Recently the topic of The Rules has popped it’s head up in a couple of discussions over on the book of faces. I should say up front, for people who worry about these things, that The Rules aren’t real rules. They are meant to be a tongue in cheek guide to how one should present oneself and one’s bicycle if one wishes to be seen as a ‘real’ cyclist (what is a real cyclist? Good question, and I’ll come back to that).
The rules are much beloved amongst our lycra clad brethren, both as a source of fun and spiritual guidance. I say this fondly for I am not unfamiliar with the stretchy wonder-material myself. However, these days I am an audax rider rather than a racer and we’re a non-conformist bunch who don’t worry about rules too much.
It is Rule 5 which has been causing controversy on our facebook group. Rule 5 simply says ‘harden the heck up’. Except it doesn’t say heck, but this is a family forum. It is illustrated with a humorous video of cuddly ex-Australian serial murderer Mark ‘Chopper’ Read swearing at a series of hipsters (hurrah) and children (boo).
If one does the sort of cycling that involves ‘challenges’ - going very fast or very far then Rule 5 will inevitably come into play sooner or later. There will be times when legs are jellied and flesh is weak and one has to ‘harden the heck up’ to get home. But cycling doesn’t have to be like that. Some of us like challenges and choose to cycle like that, but it doesn’t have to be so. Cycling can just be a simple and gentle way to get around or have a day out in the country if that’s how you prefer it.
Perhaps the most famous adherent of Rule 5 is the much-lamented Tom Simpson. Simpson was the first british professional cyclist to wear the yellow jersey in the Tour de France and to win the World Road Race Championship. However, Simpson’s willpower exceeded his stamina and he rode himself to death on the baking slopes of Mont Ventoux in July 1967. So, Rule 5 perhaps needs to be treated with a little caution.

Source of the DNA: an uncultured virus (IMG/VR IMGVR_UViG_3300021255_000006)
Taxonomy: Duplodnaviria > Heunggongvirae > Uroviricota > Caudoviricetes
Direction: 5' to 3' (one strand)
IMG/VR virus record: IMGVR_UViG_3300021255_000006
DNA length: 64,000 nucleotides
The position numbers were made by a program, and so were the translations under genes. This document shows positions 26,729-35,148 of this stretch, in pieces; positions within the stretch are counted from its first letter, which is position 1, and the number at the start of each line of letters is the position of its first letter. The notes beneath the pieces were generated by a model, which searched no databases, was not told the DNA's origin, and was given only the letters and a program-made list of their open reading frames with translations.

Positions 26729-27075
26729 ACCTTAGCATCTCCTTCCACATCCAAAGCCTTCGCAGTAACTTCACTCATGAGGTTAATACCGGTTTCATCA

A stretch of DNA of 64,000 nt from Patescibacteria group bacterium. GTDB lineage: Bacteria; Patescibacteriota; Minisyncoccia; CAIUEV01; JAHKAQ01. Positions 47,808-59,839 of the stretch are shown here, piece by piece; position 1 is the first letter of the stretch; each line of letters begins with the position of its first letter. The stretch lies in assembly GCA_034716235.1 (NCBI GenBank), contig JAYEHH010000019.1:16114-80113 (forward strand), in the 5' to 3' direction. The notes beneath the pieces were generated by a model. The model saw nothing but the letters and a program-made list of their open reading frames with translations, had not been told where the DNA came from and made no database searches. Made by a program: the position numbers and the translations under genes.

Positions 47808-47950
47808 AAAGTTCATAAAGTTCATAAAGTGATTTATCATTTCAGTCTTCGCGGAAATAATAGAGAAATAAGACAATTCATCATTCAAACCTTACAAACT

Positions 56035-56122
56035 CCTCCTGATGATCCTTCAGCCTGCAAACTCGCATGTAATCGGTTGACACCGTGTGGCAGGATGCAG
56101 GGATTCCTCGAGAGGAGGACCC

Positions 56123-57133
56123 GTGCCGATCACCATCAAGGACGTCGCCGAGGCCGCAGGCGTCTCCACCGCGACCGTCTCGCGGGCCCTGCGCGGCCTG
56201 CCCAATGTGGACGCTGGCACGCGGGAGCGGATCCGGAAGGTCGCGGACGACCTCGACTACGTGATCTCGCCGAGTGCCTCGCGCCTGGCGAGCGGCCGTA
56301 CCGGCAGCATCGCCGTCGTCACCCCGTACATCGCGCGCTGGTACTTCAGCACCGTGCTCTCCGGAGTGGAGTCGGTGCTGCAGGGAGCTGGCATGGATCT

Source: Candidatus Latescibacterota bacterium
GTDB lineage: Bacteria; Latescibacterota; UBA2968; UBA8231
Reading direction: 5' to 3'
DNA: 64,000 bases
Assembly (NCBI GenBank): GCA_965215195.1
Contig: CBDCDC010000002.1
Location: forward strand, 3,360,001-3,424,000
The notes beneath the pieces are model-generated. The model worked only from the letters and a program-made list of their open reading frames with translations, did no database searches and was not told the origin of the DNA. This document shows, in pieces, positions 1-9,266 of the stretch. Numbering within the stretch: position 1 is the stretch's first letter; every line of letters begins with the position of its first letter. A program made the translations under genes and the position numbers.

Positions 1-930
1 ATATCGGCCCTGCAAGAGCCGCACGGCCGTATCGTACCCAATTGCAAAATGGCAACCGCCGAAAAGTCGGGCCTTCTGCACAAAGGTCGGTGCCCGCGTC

This brings us, in a roundabout way, back to the question of which is the real cyclist? Is the one who dons lycra and cycles 200km or more any more of a cyclist than the person who just uses their bike to get around? I think the key word in that question is actually ‘person’. In the end we’re just people on bikes and it doesn’t matter who is a ‘real cyclist’. We’re all frail human beings, however tough we like to think we are we.
The context in which Rule 5 has raised it’s head in discussion on our Facebook group is urban cycling. Specifically that cyclists should stop complaining about being forced into conflict with traffic, ‘harden the heck up’ and get on with it. It’s fair to say that a number of people were uncomfortable with this concept.
The reality is we live in a city which desperately needs more people to ride bikes. Ordinary people to ride ordinary bikes in ordinary clothes to do ordinary things. That’s what a bike is in the end. A brilliant tool for getting around and doing other things. In Portsmouth we desperately need more people to make more ordinary journeys by bike to make themselves and the city a healthier, wealthier place to live. This is what A City to Share is about.
Cycling in a city is a fabulous way of getting around and needs to be accessible to everyone. As soon as you say ‘rule 5’ in that context you’re effectively saying that cycling is only for the strong, those who laugh in the face of danger. I don’t think that’s helpful.
Rule 5 is not helpful in weaving the fabric of society. If we applied Rule 5 to all social problems there would certainly be no NHS. People would just ‘harden the heck up’ instead of flopping around in hospitals all day. Take it to its logical conclusion and we’d all just be cavemen.
Rule 5 is useful if you’re halfway up an alpine pass with the Tour De France about to slip through your fingers. Rule 5 is not useful if you want your children to be able to cycle to school. If you’ve had a conversation in which an apparently redoubtable adult tells you that they’re too frightened to cycle then it’s obvious that Rule 5 is not the answer. We need the design of our roads, the way we use our roads and the way we enforce the law on our roads to change.
So, by all means, read ‘the rules’ if you like that sort of thing. If you go out for long rides have a giggle about them with your chums. I certainly have. But please don’t mistake them for real life.